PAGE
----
One of the most sensible apps for runners on the market is RoadID. Many of the distance-tracking apps have a facility to help monitor safety but RoadID's sole purpose is to keep you safe on the run by allowing you to share your run real-time with chosen friends/family. They can follow your path and receive an alert if you stop for longer than intended. You can even set your lock screen to show your next-of-kin and medical details. Hopefully, you won't need to call on it much, but having the app in the background could give many runners more confidence running alone.

The prize for the most fun app definitely goes to Zombies Run!, a series of narrated stories integrated with your music where you are assigned a mission while also having to avoid being caught by a zombie. There is no better way to help you speed up than having a zombie on your tail. It sounds like the ultimate running distraction and an novel, alternative way to do speed work.

As a running coach, I use CoachesEye to analyse running technique and give detailed feedback to runners on how their body moves. Not just for runners, it's a great tool and perfect for showing individuals how efficiently they are moving. With my ChiRunning hat on, I also use the Metronome Beats app to help a runner find their right cadence and run to the right rhythm for their body. It's a good alternative to running with a clip-on metronome.

Speaking of rhythms, many runners love music when they run. Standard music apps such as Spotify have recognised that runners enjoy a good tune and offer features to ensure you run to music that makes you feel good and light on your feet. Spotify and many similar apps now have options within them to allow you select songs at a chosen beat per minute (BPM) to match your ideal cadence. If you are confident that your running rhythm is good, you can even amend a setting on these apps to automatically speed up or slow down the beat of your favourite songs to match your footfall.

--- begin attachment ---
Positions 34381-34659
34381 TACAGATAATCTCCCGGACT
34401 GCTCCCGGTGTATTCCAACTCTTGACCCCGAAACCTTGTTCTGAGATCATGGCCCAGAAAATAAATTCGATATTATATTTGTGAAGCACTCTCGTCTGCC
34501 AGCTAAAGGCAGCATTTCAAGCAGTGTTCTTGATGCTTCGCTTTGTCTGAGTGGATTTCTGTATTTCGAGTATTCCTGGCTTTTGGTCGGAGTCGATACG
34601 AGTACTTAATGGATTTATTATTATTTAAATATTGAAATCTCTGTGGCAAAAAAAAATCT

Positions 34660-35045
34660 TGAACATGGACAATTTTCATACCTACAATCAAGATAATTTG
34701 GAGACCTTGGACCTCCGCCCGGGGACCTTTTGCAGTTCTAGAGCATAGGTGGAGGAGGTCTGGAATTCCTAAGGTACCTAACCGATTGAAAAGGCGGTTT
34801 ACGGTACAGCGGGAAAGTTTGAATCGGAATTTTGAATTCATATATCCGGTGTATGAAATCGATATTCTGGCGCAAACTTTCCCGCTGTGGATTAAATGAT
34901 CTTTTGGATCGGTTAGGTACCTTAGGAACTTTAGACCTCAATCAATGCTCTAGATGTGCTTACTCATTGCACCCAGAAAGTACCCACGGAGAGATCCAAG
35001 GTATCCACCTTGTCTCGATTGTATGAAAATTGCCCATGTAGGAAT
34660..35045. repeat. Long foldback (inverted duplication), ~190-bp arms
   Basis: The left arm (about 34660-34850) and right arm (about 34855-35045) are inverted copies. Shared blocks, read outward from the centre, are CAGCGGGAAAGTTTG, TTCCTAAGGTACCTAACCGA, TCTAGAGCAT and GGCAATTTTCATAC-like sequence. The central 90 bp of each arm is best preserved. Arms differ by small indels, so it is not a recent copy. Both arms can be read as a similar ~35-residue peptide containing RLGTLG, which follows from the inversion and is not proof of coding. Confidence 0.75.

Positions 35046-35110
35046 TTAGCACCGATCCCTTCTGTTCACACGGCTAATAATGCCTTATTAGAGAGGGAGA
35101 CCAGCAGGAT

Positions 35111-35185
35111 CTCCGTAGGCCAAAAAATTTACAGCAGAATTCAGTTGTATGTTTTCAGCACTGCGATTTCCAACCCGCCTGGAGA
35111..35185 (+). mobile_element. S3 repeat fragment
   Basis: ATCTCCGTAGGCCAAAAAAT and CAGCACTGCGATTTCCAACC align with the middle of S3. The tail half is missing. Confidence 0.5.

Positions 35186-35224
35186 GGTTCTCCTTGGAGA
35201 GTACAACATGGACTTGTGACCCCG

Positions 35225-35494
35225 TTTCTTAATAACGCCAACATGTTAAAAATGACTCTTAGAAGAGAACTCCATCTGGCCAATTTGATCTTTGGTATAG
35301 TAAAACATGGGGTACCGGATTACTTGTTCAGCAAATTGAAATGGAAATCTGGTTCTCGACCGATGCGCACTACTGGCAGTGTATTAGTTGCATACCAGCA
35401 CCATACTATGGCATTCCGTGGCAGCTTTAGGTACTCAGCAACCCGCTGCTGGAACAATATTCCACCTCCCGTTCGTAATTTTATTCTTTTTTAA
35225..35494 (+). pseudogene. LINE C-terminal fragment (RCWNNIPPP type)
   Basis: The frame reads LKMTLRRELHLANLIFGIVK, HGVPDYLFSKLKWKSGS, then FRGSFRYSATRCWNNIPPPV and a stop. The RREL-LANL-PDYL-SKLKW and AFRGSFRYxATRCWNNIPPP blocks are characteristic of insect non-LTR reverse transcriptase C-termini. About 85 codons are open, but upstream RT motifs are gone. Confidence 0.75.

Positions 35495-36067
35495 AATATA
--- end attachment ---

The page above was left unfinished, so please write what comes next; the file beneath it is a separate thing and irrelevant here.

Birds-eye graphic

One app I am very keen to download is Relive. I have noticed it pop up on my Facebook feed quite recently. It allows a runner to retrace their route with a beautiful birds-eye graphic and share the results in a video. It's a nice way to view your achievement and certainly a motivating reason to keep on going to the end. You an even integrate your en-route photos. Whether you plan to share it with others or just watch it over and over again from the couch is up to you. I can imagine this would be wonderful to use when away on holiday to see an alternative view of your travels, whether you are running or just exploring.

For those who like to track their food, sleep and every other element of their healthy day, apps such as MyFitnessPal are very popular. Wearable gadgets such as Fitbit or running watches automatically sync with our phone. Seeing all our data in one place can indeed be rewarding but having to monitor everything can also be another challenge on an already busy to-do list.

If it all becomes too much pressure, consider running tech-free and anonymously for a while. Indeed, if we tried to use all the apps we would never have time to run but finding the right one for you might really make a difference.

From motivation to accountability, statistics to escaping zombies, there is literally an app out there for every type of runner.

– Mary Jennings is founder and running coach at

Sign up for one of The Irish Times' Get Running programmes (it is free!). 
First, pick the eight-week programme that suits you.
- Beginner Course: A course to take you from inactivity to running for 30 minutes.
- Stay On Track: For those who can squeeze in a run a few times a week.
- 10km Course: Designed for those who want to move up to the 10km mark.
Best of luck!